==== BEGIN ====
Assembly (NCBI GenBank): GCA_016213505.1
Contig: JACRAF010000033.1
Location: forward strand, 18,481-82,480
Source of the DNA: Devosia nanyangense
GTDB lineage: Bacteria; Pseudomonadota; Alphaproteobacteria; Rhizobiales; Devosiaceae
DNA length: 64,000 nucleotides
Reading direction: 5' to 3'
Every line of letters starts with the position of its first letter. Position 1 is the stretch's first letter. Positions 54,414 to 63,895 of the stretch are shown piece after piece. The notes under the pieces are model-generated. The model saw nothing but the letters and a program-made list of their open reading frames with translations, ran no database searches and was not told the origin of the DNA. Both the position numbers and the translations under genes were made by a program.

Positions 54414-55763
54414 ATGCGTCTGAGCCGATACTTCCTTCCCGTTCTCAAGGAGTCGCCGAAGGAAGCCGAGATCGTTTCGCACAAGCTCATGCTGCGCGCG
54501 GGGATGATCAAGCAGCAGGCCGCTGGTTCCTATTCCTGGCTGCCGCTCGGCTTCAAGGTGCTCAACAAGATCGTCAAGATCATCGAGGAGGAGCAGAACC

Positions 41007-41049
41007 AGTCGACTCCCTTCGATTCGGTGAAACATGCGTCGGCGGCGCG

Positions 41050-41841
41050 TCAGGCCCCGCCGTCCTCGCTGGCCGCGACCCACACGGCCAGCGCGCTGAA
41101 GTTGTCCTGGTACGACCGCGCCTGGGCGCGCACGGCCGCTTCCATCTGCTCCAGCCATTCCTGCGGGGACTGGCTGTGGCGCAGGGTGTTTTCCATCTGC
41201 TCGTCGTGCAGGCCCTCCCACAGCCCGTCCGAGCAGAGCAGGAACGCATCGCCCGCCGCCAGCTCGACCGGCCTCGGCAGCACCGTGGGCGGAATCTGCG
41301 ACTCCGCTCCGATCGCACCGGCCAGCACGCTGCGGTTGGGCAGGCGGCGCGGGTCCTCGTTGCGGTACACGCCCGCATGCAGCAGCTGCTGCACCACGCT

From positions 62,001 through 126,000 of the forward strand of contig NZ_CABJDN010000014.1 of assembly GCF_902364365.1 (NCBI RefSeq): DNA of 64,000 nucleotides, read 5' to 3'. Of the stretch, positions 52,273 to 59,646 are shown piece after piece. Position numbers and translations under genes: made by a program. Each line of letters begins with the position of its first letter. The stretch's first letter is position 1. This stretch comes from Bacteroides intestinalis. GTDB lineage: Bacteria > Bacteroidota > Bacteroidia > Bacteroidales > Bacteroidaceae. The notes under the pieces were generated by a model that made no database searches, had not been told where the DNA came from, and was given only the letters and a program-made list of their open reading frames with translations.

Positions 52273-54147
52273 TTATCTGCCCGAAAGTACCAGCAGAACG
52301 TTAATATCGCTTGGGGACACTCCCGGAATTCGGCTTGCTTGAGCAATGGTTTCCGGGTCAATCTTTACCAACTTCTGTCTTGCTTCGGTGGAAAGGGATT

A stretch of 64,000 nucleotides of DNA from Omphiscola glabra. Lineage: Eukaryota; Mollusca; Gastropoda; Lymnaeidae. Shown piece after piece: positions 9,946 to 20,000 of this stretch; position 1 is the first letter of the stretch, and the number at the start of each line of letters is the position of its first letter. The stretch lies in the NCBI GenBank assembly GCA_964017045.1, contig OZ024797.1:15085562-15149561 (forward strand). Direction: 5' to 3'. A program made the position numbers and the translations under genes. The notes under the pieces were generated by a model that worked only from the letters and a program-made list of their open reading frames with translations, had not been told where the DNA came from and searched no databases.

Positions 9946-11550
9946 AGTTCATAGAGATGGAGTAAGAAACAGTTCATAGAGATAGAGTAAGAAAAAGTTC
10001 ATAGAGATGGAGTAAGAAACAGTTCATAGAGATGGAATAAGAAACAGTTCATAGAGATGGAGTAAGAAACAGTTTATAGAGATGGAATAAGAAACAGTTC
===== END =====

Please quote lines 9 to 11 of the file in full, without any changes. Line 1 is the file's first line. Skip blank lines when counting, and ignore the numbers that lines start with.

Positions 54414-55763
54414 ATGCGTCTGAGCCGATACTTCCTTCCCGTTCTCAAGGAGTCGCCGAAGGAAGCCGAGATCGTTTCGCACAAGCTCATGCTGCGCGCG
54501 GGGATGATCAAGCAGCAGGCCGCTGGTTCCTATTCCTGGCTGCCGCTCGGCTTCAAGGTGCTCAACAAGATCGTCAAGATCATCGAGGAGGAGCAGAACC